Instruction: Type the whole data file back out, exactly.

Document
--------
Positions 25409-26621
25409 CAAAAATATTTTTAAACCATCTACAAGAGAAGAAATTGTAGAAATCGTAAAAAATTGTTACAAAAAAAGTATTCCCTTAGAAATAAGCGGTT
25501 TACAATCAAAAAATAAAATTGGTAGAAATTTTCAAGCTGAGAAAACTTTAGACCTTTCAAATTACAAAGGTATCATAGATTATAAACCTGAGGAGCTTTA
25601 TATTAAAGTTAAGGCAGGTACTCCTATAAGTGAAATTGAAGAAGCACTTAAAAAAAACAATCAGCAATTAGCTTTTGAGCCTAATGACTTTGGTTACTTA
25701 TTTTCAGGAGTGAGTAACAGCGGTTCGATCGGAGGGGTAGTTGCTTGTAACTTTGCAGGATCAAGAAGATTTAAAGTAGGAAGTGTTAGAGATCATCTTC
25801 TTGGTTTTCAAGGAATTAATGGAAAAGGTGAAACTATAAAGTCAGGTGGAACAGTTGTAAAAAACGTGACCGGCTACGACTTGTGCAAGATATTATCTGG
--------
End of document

Positions 25409-26621
25409 CAAAAATATTTTTAAACCATCTACAAGAGAAGAAATTGTAGAAATCGTAAAAAATTGTTACAAAAAAAGTATTCCCTTAGAAATAAGCGGTT
25501 TACAATCAAAAAATAAAATTGGTAGAAATTTTCAAGCTGAGAAAACTTTAGACCTTTCAAATTACAAAGGTATCATAGATTATAAACCTGAGGAGCTTTA
25601 TATTAAAGTTAAGGCAGGTACTCCTATAAGTGAAATTGAAGAAGCACTTAAAAAAAACAATCAGCAATTAGCTTTTGAGCCTAATGACTTTGGTTACTTA
25701 TTTTCAGGAGTGAGTAACAGCGGTTCGATCGGAGGGGTAGTTGCTTGTAACTTTGCAGGATCAAGAAGATTTAAAGTAGGAAGTGTTAGAGATCATCTTC
25801 TTGGTTTTCAAGGAATTAATGGAAAAGGTGAAACTATAAAGTCAGGTGGAACAGTTGTAAAAAACGTGACCGGCTACGACTTGTGCAAGATATTATCTGG